While Valentine’s Day is known as a day to show appreciation and affection to your loved ones, and for some, a day to try and impress possible new beaus, how does mating and courtship work in the bird world? Let’s take a look at the many ways birds express themselves while looking for mates and what key features certain birds consider before they choose.
Like humans, there are birds who mate for life (such as albatrosses and bald eagles), meaning they stick with the same partner for each breeding season until one of them passes away. Of course, there are also many birds who find new partners each breeding season. Typically, it is the male birds who have to make most of the effort to impress a possible mate, but there are some species where females take on that role.
In the bird world, males are generally far more colourful than females. For some species, differences in plumage may be subtle or nonexistent (many raptors have no plumage differences). Most ducks are distinctly different between sexes. Female ducks can look similar between species at a first glance, but the males of each species usually look quite different. Goldeneyes and mergansers are good, easy-to-find birds to examine the big differences in plumage and colours between males and females. Belted Kingfishers also have a notable difference, but it’s the females that have the colourful difference; a rust-coloured band across their chest.
Let’s dive into some bird common mating and courtship behaviours.
Displays often involve variation on colouring and, in some cases, a bit of a performance or dance. Sometimes displays are as simple as fanning feathers to show off a bit of colour, while other birds, like peacocks with their famous tail feather fan, take their displays to whole new levels. There are also other displays that some bird species take note of, like puffing chests, skin sacs, or raising crests (feathers on top of their head). Dancing or hopping in specific ways can also be part of the courtship process.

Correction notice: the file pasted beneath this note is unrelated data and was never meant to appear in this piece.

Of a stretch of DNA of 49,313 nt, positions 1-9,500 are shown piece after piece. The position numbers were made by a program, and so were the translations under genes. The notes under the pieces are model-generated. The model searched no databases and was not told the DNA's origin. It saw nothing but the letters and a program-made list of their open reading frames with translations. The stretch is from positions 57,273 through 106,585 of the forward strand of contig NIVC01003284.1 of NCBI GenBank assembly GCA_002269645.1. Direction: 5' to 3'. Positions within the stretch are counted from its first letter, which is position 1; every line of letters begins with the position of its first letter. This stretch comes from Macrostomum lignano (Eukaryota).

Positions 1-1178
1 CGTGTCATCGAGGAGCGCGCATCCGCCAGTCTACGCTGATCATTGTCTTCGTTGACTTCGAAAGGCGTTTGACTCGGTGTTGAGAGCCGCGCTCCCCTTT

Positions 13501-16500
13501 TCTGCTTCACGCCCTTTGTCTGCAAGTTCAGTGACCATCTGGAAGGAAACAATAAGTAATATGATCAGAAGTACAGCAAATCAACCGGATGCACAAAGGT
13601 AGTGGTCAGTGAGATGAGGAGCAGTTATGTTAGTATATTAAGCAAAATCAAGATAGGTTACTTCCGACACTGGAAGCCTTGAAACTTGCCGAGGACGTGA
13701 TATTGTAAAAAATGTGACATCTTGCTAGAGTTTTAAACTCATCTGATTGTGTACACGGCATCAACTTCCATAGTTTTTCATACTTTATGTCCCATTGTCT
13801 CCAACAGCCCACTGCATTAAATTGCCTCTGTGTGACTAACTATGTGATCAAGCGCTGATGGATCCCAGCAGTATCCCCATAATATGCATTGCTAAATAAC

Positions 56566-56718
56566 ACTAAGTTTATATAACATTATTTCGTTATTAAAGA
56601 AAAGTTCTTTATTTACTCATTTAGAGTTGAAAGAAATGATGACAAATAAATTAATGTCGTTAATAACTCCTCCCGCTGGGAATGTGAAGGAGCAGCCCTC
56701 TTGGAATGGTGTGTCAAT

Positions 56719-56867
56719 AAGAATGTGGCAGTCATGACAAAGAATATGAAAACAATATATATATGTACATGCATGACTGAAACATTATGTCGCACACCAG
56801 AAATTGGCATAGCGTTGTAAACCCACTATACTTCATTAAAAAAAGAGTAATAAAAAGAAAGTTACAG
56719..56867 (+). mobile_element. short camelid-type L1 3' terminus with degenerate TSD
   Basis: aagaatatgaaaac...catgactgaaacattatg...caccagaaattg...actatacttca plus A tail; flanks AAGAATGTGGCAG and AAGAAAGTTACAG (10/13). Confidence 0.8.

What better way to attract a mate than singing from the treetops for hours on end? Many birds have specific, intricate mating songs used to gain the interest of their counterparts. For some species, it’s the males who sing, while for others, both potential mates sing in a romantic duet. Spring in BC is a great time to head outside because you can hear a cacophony of mating birdsong. In the early morning, you’ll be welcomed with the “dawn chorus”, a symphony of songbirds such as Warblers.
Some birds look for a mate who can provide for them and their future offspring. In this type of courtship, males will often provide food to females as a sign of their ability to help raise young.
Another way birds show off their chops is by building nests or intricate structures to impress others. Some birds even decorate their nests with pebbles or leaves, while others make a sturdy home to stake a claim on specific strategic territory before a potential mate arrives.
Grooming, or feather preening, is a way to test compatibility in the bird world. It helps each potential mate remain calm and avoid the instinct of flight or fight when sharing such a close space.
BC Bird Courtship
There are so many interesting bird behaviours to observe during breeding seasons, but here are a few BC birds to keep your eyes out for.
Mallards are common in most park ponds and their displays offer multi-part actions, with males flipping water with their bills, dipping their bodies, and then raising their bodies out of the water. A female will repeatedly lower her head in reciprocation.
Anna’s Hummingbirds‘ mating antics are impressive. Males will display by flying up to 40m in the air, then dramatically darting down in a large swoop, creating a short high-pitched noise made by air whipping through their tail feathers, often repeating several times in hopes females are nearby watching.
Bald Eagles are known to perform dramatic displays during courtship (and territorial disputes) as two birds lock talons in the sky and cartwheel through the air.
Hooded Merganser males have a mating display in which they dip their heads back and forth, accompanied by a unique sound.
If you use eBird while birding, you can record notes on specific behaviours seen while out. This helps us understand breeding regions for species. For example, seeing a nest with young (breeding code NY), or an adult feeding young (FY), indicates confirmed breeding evidence. Witnessing a courtship feeding or display (C), or a bird building a nest (B), denote probable breeding activity. Click here to learn more about breeding behaviour codes from eBird.
If you want to get more familiar with BC bird mating and courtship habits, check out The British Columbia Breeding Bird Atlas. This project provides a constantly updated encyclopedia of breeding bird activity in the province. You can also check out our own Birds page for common BC birds and where to find them on the BC Bird Trail.